The auction bids were projected to soar after it was announced that a cassette tape housing an unreleased song by John Lennon from 1970 was about to make collectors’ wildest dreams come true.
Where did the tape come from? Why wasn’t the song ever released? And how is it that four 16-year old Danish teenagers were the ones involved in the recording’s making?
The year was 1970. Karsten Hoejen, the maker of the recording and his three friends were “just a bunch of hippies” in his words, as per the BBC, that time.
The Beatles hadn’t disbanded yet, in fact, it was just a few months before that. And John Lennon and Yoko Ono had come to an isolated farming area in Denmark.
The teenagers, catching wind of the news that Lennon and Ono were staying in the area, set out a plan to meet the icons – and potentially interview them for their school magazine.
The youngsters were particularly interested in Lennon and Ono’s peace campaigns.
However, the boys were delayed in their arrival to the occasion where other journalists had been invited, but this delay would prove to give them an even more personal experience with the legends.
The cassette recorder was borrowed, the microphone was at the ready, and Karsten Hoejen from the moment he pushed record, was making history.
His pal Jesper Jungersen took photographs that 50 years later would be auctioned for mass sums of Danish krones.
The recorder alongside the boys would listen to Lennon answering questions like “how do you think that people like me can help you with making peace around the world?” to which the proponent of peace would answer: “imitate what we do.. think what can I do locally?”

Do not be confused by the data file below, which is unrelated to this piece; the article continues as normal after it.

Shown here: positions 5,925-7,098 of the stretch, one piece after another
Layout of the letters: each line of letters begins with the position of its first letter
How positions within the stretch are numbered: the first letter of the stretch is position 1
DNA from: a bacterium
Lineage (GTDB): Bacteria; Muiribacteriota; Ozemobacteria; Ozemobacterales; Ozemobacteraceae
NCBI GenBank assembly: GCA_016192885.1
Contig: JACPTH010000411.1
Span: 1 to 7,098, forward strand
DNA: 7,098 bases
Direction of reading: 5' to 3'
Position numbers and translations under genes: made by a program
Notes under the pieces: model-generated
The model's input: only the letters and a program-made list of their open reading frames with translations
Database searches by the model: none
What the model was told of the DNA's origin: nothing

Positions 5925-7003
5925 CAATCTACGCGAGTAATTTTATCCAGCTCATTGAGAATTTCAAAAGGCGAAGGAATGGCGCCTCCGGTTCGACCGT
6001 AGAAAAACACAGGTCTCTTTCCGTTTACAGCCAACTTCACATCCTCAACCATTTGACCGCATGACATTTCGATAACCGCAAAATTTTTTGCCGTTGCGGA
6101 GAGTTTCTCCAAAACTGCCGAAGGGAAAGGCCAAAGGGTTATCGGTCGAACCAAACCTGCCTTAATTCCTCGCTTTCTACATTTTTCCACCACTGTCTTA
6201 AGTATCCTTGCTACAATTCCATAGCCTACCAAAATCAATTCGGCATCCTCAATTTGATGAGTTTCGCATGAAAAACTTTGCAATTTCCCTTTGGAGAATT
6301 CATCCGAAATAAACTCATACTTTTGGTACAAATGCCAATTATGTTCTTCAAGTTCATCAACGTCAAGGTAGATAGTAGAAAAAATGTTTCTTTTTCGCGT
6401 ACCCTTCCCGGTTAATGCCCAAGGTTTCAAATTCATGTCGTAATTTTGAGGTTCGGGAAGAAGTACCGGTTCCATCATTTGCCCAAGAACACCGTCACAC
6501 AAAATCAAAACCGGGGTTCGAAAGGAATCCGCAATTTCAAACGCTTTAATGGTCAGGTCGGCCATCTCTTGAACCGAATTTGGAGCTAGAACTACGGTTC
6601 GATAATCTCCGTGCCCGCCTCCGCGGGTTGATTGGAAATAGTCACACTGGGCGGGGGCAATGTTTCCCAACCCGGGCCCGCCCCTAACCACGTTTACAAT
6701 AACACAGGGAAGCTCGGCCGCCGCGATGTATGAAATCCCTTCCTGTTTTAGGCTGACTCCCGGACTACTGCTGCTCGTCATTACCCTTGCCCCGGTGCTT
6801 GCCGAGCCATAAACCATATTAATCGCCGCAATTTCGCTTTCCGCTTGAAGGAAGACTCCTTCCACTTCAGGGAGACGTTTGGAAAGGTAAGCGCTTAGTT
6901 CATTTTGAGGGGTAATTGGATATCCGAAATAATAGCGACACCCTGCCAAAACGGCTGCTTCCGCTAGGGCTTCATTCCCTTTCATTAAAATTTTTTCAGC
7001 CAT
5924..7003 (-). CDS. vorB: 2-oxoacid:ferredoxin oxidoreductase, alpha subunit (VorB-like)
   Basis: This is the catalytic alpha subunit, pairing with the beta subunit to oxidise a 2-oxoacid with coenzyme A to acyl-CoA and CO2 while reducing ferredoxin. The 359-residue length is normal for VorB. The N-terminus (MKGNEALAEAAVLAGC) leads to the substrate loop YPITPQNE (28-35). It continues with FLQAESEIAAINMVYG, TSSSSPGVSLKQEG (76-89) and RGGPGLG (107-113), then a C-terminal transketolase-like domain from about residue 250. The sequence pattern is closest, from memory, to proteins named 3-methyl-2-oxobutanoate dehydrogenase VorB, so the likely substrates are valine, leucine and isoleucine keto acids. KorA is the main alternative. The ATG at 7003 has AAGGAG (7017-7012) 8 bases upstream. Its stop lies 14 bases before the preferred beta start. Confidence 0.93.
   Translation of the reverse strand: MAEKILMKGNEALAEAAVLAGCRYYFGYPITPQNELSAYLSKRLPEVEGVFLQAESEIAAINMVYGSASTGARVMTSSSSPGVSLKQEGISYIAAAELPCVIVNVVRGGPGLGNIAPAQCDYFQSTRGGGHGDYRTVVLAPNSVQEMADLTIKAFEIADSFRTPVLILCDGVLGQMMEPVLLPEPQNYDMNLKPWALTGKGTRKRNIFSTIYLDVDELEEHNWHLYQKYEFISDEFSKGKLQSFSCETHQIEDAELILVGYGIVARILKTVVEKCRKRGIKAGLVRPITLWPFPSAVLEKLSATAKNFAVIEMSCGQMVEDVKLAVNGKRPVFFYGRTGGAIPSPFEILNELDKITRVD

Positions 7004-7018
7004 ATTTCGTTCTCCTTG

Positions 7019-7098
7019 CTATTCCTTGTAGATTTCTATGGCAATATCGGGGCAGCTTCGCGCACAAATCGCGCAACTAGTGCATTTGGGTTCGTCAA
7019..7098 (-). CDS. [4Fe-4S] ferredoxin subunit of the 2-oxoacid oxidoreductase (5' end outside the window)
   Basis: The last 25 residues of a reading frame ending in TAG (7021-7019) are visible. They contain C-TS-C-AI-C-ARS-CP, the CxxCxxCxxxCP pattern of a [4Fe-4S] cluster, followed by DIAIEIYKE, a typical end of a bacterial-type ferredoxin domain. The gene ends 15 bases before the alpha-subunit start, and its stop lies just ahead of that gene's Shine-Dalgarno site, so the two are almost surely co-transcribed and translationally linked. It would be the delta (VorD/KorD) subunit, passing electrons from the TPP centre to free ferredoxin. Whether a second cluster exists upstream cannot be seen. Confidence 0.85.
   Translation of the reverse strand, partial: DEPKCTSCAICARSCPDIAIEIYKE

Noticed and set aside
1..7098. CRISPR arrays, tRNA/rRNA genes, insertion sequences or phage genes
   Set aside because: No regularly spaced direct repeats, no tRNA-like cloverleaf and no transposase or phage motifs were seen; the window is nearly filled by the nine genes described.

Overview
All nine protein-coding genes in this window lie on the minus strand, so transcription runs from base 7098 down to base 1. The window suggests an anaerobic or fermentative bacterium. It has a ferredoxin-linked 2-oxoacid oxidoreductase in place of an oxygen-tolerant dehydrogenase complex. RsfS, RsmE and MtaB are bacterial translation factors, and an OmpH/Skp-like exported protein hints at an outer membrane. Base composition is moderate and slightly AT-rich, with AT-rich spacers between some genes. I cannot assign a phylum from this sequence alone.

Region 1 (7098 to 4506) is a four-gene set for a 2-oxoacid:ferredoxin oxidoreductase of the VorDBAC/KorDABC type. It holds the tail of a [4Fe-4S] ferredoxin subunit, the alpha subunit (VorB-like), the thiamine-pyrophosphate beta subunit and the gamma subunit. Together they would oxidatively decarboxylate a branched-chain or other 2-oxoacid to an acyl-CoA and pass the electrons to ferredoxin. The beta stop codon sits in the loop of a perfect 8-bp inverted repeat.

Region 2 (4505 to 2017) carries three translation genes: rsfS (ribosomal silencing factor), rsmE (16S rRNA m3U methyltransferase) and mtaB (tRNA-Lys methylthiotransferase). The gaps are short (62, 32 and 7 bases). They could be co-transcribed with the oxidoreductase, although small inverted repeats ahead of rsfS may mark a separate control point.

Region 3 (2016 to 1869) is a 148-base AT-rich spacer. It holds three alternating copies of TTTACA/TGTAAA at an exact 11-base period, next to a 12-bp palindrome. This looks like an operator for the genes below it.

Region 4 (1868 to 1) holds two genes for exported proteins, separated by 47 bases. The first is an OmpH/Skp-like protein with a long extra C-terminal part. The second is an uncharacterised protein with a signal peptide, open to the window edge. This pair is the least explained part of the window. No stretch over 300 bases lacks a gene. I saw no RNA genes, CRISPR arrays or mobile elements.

Apart from the interview, the 33-minute recording included three ‘performances’ from Lennon and Ono. One entailed him and Ono humming as part of a Danish tradition wherein which one dances around a Christmas tree. The second heard Lennon perform Give Peace A Chance. The third would be a song – short and unreleased.
It was meant to be a theme song for a radio station, according to Hoejen.
“The radio station was never opened and the song was never released,” he adds. “To our knowledge the only place where this song exists is on our tape.”
The tape sat in a bank vault for a long time before being auctioned on Tuesday, September 28.
The collective sold for 370 000 Danish krones, or roughly R874 191,78 to an undisclosed bidder.
Picture: Yoko Ono Lennon/NME